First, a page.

No statistically significant change was noted in the mean HDL cholesterol levels, while the mean total cholesterol, triglyceride and LDL cholesterol levels were lower at Week 24 compared to baseline in the entire subgroup (p < 0.001, Table 4).

3.7. Quality of Life

The mean QoL increased from 62.1 ± 14.2 points at baseline to 72.3 ± 9.5 points at Week 24 (mean change: +10.2 ± 14.7 points, p < 0.001).

4. Discussion

This sub-analysis showed that BIAsp 30 therapy was well-tolerated in Jordanian patients with T2D and was associated with significant reductions of hyperglycaemia in both insulin-naïve and insulin-experienced patients over 24 weeks. Poor glycaemic control was apparent in the entire subgroup at baseline (mean HbA1c, 9.8%; FPG, 205.0 mg/dL; PPPG, 292.1 mg/dL). Even patients previously treated with other insulins for approximately 3 years had average HbA1c levels of 9.1% at baseline. These results are consistent with baseline findings from the overall A1chieve cohort that also revealed high levels of blood glucose (mean HbA1c, 9.5%) [11] .

The incidence of major hypoglycaemia reduced from baseline to Week 24 in the entire Jordanian subgroup, with significantly fewer patients reporting major hypoglycaemic events after 24 weeks of BIAsp 30 therapy. The increased incidence of overall hypoglycaemia noted in the entire subgroup was primarily caused by an increase in the proportion of insulin-naïve patients reporting minor and nocturnal hypoglycaemic events. The proportion of insulin-naïve patients that reported minor hypoglycaemia also increased significantly from baseline to Week 24 in the overall A1chieve cohort on BIAsp 30 therapy [11] .

Fasting and postprandial glucose levels reduced markedly in the Jordanian subgroup following 24 weeks’ treatment with BIAsp 30. The reductions in FPG and PPPG were accompanied by reductions in the HbA1c levels in these Jordanian patients as well, triggering improvements in mean HbA1c by −2.5% ± 1.3% in insulin-naïve patients and –1.9% ± 1.4% in insulin-experienced patients. Furthermore, 112 patients in the entire subgroup achieved the HbA1c target level of <7.0% by Week 24 compared to only 6 patients at baseline. These results are particularly noteworthy in the light of findings from the United Kingdom Prospective Diabetes Study that linked a 1% reduction in mean HbA1c to a 37% risk reduction for microvascular complications and a 14% risk reduc- tion for myocardial infarction [12] .

Hypercholesterolaemia and hypertriglyceridaemia are common co-morbidities for T2D patients. A 2006 study revealed that dyslipidaemia was highly prevalent among Jordanian T2D patients (reported in over 90% of pa- tients) and high LDL cholesterol levels were the most common form (reported in 91.5% of patients) [13] . In this sub-analysis, Jordanian patients presented with high lipid levels at baseline, while at Week 24, significantly lower levels of total cholesterol, LDL cholesterol and triglycerides were observed. The mean SBP also improved by an average of −6.1 ± 16.1 mmHg, suggesting that patients may have initiated lifestyle changes during the study. As expected, mean body weight increased in the entire subgroup, primarily due to an increase (~2.0 kg) in insulin-naïve patients following the start of insulin therapy.

Fluctuating blood glucose levels and the complications associated with T2D can significantly affect patients’ well-being [14] . However, following 24 weeks of BIAsp 30 therapy, patient QoL, assessed using the validated EQ-5D questionnaire, improved noticeably from baseline levels. It is possible that the demonstrated improve- ments in blood glucose and lipid levels and the low incidence of hypoglycaemia may have contributed to the greater positive patient responses at Week 24.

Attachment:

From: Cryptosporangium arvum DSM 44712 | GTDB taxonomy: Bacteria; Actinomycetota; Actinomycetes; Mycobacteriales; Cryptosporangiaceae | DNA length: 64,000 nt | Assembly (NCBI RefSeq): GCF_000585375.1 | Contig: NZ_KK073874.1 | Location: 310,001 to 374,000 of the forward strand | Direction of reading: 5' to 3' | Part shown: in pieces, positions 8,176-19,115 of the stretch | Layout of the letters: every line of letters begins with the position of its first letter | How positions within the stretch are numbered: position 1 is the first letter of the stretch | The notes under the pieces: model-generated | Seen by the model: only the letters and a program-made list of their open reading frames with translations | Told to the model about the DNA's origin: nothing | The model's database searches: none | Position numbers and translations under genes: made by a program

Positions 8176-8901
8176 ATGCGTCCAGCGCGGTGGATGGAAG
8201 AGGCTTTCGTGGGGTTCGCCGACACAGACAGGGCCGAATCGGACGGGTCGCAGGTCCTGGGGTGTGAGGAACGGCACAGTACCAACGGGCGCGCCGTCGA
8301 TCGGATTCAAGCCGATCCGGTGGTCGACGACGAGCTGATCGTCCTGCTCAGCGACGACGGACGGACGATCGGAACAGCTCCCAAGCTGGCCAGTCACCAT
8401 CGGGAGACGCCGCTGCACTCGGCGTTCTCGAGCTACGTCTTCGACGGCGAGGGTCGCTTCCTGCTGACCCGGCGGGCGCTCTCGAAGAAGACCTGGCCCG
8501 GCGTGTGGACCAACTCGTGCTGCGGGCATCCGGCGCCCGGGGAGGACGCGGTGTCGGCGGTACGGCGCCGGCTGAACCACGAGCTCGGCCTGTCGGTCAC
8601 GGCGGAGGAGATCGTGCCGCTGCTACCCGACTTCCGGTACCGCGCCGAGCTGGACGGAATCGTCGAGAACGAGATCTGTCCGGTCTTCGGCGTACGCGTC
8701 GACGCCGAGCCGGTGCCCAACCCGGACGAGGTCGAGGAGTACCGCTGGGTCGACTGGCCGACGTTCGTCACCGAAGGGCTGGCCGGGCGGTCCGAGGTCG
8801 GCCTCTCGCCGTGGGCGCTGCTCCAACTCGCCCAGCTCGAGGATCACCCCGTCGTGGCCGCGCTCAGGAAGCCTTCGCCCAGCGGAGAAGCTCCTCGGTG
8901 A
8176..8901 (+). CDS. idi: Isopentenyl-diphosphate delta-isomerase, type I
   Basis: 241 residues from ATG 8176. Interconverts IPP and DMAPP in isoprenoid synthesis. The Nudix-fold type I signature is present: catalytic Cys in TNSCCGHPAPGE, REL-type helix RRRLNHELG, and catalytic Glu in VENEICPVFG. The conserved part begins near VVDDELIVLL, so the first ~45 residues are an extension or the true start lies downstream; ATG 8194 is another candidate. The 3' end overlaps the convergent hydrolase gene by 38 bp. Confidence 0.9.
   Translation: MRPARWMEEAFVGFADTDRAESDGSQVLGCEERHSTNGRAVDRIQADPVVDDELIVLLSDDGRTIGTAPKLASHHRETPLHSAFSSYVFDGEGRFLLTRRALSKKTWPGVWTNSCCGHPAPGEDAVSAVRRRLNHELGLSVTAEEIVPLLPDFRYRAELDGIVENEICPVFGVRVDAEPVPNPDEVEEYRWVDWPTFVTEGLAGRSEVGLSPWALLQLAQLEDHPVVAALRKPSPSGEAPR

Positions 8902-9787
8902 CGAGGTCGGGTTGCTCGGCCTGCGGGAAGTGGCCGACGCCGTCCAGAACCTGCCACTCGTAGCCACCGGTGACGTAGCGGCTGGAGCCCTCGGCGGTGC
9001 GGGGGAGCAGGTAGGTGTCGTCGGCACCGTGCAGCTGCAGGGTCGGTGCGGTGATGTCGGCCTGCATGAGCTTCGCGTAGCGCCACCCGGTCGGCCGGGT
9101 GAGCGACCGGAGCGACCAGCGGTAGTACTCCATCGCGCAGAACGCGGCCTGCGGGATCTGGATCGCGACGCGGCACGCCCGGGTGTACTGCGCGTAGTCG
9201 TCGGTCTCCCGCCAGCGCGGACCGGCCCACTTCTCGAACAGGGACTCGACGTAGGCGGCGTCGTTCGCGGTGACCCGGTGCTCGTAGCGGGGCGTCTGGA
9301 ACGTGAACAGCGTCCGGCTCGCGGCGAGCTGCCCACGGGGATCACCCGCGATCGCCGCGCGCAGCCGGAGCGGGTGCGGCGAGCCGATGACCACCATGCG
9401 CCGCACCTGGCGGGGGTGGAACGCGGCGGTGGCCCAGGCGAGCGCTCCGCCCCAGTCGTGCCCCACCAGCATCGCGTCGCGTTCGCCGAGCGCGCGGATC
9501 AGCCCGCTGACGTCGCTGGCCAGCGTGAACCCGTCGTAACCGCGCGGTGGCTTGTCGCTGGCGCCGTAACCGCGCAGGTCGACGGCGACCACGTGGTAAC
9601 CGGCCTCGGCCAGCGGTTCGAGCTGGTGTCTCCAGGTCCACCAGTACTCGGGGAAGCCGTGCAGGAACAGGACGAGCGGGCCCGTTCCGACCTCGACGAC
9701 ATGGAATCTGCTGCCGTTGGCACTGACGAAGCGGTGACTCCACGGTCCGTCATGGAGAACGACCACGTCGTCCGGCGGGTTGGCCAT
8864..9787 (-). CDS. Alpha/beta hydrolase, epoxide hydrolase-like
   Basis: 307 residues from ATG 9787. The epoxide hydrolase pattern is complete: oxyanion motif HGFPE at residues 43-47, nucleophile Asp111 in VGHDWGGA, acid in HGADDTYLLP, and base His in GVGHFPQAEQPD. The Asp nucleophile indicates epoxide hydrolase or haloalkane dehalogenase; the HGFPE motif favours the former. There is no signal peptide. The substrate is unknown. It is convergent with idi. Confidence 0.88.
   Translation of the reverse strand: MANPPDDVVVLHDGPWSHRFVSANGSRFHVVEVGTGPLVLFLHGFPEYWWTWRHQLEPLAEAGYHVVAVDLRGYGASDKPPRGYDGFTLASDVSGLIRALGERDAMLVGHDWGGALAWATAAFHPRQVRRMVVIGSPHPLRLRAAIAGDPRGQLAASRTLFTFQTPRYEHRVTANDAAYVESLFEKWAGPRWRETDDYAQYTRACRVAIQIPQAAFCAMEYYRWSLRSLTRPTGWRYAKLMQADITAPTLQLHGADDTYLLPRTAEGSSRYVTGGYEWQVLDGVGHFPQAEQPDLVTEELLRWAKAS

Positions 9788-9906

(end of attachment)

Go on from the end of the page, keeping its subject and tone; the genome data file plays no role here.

This sub-analysis is subject to certain limitations of the non-interventional design of the A1chieve study. The study lacked a control arm. Concomitant medication and dietary intake were not controlled and data collection was largely based on patient recall, diaries or self-reported information. The incidence of hypoglycaemia was collected based on the patients’ recall of the past 4 weeks prior to the study visit, which may have led to an un- derestimation of the actual occurrence rate of hypoglycaemic events. Nevertheless, this study provided an op- portunity to evaluate treatment strategies for T2D in routine clinical care in Jordan. The results of this sub- analysis demonstrate the safety and effectiveness of BIAsp 30 in a setting that is close to real life and in a patient group not restricted by strict selection criteria. These results can also provide evidence for framing clinical policies in Jordan. In summation, starting BIAsp 30 therapy improved glycaemic control and was not associated with any issues of tolerability or safety in this Jordanian subgroup.


The authors would like to thank all participants who provided data, and all investigators involved in the A1chieve study. The authors would like to thank Chunduo Shen of Novo Nordisk for providing statistical analysis. The authors would also like to thank Anjali Philip of Cognizant Technology Solutions for writing assistance, funded by Novo Nordisk.

This study was sponsored by Novo Nordisk. The sponsor took part in the development of the protocol, the process of data collection and analysis, funding of medical writing services, and in reviewing the manuscript, but not in participant selection, choice of therapies (study or otherwise), provision of therapies including insulin or continuing clinical management of the participants.

Conflict of Interest

Jihad Haddad is an advisory board member for Novo Nordisk and Merck, and is on the speaker’s bureau for Novo Nordisk, Merck, Novartis, Astra Zeneca, Merck Sharp & Dohme, and Menarini. Levent Sandalci is em- ployed by Novo Nordisk. Fares H. Haddad, Rashad Nasser, Abdel-Ellah Al-Shudifat, Firas Abbas Annavi and Moawia Al-Kilani have no conflicts of interest to declare.


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*Corresponding author.